by Joan A. Cotter, Ph.D.
When you hear the word “technology”, you probably think of computers or tablets. But calculators have become an essential electronic tool for performing more complicated arithmetic. People had been seeking simpler ways to perform calculations for centuries. Engineers, until the 1960s, used slide rules, which could perform multiplication, division, square roots, trigonometry and some other functions, but were accurate to only three digits. The answers came without giving the location of the decimal point. Also, slide rules could not be used for addition or subtraction.
The first electronic hand-held calculators needed to be plugged in and could only perform the basic four arithmetic operations. Initially, families and schools were reluctant to allow children to get their hands on calculators. They feared the students would not learn their facts and become so dependent on the devices they would never develop the ability to perform mental math.
As virtually everything in life, calculators provide positives and negatives, advantages and disadvantages. One real advantage is that story problems can use realistic numbers, not dumbed-down simple numbers that are easy to compute. Emphasis can properly be directed toward the problem and not the arithmetic. Another advantage is that students no longer need to learn to find square roots with paper and pencil or spend hours mastering the intricacies of multi-digit long division.
On the other hand, to prevent nonsensical results, calculator users must learn to estimate the solution before punching the buttons. Following a division, they need to know what to do with any remainder. They need to master built-in features of a constant key and memory functions. A mathematically proficient student has learned when to perform a calculation mentally and when to use a calculator. Research shows students who use calculators appropriately do the best in mathematics.
Basic calculators gradually evolved by incorporating more and more features. So-called scientific calculators include pi, as well as trigonometric, exponential, and statistical functions. It also does fractions in traditional fraction form. And their screens display not only the current number, but the entire expression.
A free online version can be found at: desmos.com/scientific. Much can be gained by simply experimenting with a calculator using intuition and creativity. Anyone who can use all the buttons correctly on one of these devices is doing college-level math.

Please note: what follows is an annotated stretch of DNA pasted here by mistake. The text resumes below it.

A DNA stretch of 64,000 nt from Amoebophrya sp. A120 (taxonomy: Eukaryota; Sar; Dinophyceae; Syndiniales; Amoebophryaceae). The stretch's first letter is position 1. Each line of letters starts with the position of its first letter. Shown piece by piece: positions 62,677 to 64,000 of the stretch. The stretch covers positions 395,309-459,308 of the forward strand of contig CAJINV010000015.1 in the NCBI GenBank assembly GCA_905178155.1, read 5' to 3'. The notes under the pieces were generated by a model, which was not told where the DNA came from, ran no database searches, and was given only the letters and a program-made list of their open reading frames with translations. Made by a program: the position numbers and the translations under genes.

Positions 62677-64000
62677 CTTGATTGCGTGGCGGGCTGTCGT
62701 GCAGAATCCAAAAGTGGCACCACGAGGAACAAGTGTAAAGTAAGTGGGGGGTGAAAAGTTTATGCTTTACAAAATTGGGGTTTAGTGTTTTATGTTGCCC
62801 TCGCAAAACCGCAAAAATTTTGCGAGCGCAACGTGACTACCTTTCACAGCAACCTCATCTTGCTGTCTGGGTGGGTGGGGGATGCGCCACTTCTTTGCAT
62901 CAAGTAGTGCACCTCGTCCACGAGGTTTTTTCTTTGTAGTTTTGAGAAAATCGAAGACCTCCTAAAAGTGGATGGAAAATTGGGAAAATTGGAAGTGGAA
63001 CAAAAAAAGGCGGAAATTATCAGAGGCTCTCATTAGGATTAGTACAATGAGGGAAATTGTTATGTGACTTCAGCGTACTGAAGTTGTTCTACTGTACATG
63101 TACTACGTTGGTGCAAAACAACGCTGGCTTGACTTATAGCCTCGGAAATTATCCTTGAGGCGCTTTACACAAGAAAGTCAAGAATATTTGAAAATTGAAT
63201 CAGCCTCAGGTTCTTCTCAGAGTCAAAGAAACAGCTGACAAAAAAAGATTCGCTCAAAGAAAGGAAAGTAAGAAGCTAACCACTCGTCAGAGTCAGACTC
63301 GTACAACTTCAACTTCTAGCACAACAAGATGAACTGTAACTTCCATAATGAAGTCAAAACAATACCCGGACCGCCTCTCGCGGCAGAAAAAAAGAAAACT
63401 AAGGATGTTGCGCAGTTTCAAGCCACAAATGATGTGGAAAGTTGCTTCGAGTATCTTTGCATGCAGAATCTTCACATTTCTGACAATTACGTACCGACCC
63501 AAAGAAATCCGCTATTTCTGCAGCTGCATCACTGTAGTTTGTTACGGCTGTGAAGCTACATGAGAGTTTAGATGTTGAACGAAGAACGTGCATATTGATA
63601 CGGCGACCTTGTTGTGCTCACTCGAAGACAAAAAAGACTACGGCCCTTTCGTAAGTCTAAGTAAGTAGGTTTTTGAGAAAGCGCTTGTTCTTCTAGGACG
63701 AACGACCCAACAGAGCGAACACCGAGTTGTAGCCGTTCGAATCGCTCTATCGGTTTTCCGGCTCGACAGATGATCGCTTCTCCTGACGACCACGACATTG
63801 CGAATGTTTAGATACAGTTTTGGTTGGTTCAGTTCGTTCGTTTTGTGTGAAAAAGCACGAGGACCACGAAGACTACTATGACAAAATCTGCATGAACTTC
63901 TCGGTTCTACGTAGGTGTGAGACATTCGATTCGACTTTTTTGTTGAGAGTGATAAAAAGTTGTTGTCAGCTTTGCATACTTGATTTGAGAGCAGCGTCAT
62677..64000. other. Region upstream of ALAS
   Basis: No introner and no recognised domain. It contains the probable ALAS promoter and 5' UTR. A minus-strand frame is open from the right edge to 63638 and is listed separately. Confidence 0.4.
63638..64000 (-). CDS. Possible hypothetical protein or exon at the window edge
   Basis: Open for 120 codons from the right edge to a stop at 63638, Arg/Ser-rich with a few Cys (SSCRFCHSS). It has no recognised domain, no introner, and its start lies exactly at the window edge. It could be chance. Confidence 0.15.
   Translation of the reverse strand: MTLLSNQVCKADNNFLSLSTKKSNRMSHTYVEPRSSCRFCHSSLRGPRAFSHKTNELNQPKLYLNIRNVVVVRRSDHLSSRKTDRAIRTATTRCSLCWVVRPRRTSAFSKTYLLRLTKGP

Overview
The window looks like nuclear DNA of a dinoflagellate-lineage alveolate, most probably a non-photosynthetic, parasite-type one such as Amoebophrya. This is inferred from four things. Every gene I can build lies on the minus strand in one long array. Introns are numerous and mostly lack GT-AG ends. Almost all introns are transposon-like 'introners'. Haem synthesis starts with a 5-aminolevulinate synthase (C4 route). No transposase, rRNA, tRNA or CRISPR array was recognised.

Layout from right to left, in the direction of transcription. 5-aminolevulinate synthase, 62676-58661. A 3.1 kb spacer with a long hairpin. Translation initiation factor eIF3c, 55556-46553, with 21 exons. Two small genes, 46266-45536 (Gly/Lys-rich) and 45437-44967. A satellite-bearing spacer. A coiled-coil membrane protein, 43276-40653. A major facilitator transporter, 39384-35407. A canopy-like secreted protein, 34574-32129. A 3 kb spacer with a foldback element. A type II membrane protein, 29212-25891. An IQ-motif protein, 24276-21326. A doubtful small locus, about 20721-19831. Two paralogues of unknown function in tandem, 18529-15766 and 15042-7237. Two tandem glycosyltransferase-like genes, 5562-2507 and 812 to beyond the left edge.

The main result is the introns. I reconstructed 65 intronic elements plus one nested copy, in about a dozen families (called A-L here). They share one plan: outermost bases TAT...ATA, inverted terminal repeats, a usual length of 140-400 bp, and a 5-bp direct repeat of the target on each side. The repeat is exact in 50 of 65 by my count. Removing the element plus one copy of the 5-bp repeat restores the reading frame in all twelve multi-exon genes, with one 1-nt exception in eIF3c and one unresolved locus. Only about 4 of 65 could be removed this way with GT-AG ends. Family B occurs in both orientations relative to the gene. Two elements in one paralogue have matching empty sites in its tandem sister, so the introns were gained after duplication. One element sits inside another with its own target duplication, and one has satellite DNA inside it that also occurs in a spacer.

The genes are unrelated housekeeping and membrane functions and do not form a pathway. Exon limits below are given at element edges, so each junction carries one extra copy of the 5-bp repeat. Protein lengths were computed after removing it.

Besides the advanced mathematical operations, scientific calculators perform simple arithmetic differently in two significant ways. The first difference is the order of operations. In a basic calculator, keying in 2 + 3 × 4 will give 20; the scientific calculator will give 14. Why? While the basic calculator is adding 2 + 3 before multiplying by 4, the scientific calculator multiplies 3 × 4 before adding 2. The scientific calculator gives the mathematically correct answer since multiplication is to be performed before addition or subtraction.
The second difference is the way the calculators store the results of an operation. The basic calculator truncates, or chops off, an answer while the scientific calculator stores the actual result. For example, adding (1 ÷ 3) and (2 ÷ 3) on the basic calculator gives the answer 0.9999999 because it stores 2 ÷ 3 as 0.6666666, but the scientific calculator gives the answer 1.
It’s helpful to know that both the SAT and the ACT assessment exams allow the use of a calculator. They have a list of acceptable calculators and suggest the test taker be thoroughly familiar with its use.
When personal computers became available, they were accepted more enthusiastically than calculators were. Computers were often used for teaching elementary programming and keyboarding skills.
There still exists the “month myth,” the totally untrue notion that a person can learn everything they need to know to be computer literate in a month. This myth may have been true 40 years ago, but today it takes years to master finding information and navigating all the basic programs available on computers. Many state high school math standards suggest students learn computer algebra systems and dynamic geometry software.
Sometimes to practice keyboarding skills, students were instructed to write a paragraph and then type it into the computer. Unfortunately, that practice diminishes learning to compose at the keyboard, an essential skill in today’s world for students and workers. Writers also need to learn how to edit their work at the computer. Regrettably, many language arts state standards do not address teaching students the art of using the computer for composing and editing. Recent research shows, on the other hand, that note taking is often best done with paper and pencil.
Learning Math with a Computer
Beginning in the late 1970s, programmers were producing software that promoted learning facts through “drill and kill.” Studies show such gains made usually disappear after about a year. There are several difficulties with this approach:
What is learned by rote needs frequent review.
- A child often is not given a way to find the correct answer.
- The learning is frequently interrupted to provide a “reward,” breaking the child’s concentration.
- Deep learning is not fostered by extrinsic rewards.
- Ordinarily, children learn better when they can physically handle a manipulative.
- The child may be constrained to write the number from right to left, even though left to right may be more intuitive.
More recently, complete math programs are available on electronic devices. While these may work for older students, especially if they teach for understanding, they have not been proven successful for younger children. The younger student needs human interaction with careful guidance, encouragement, and assessment. Ω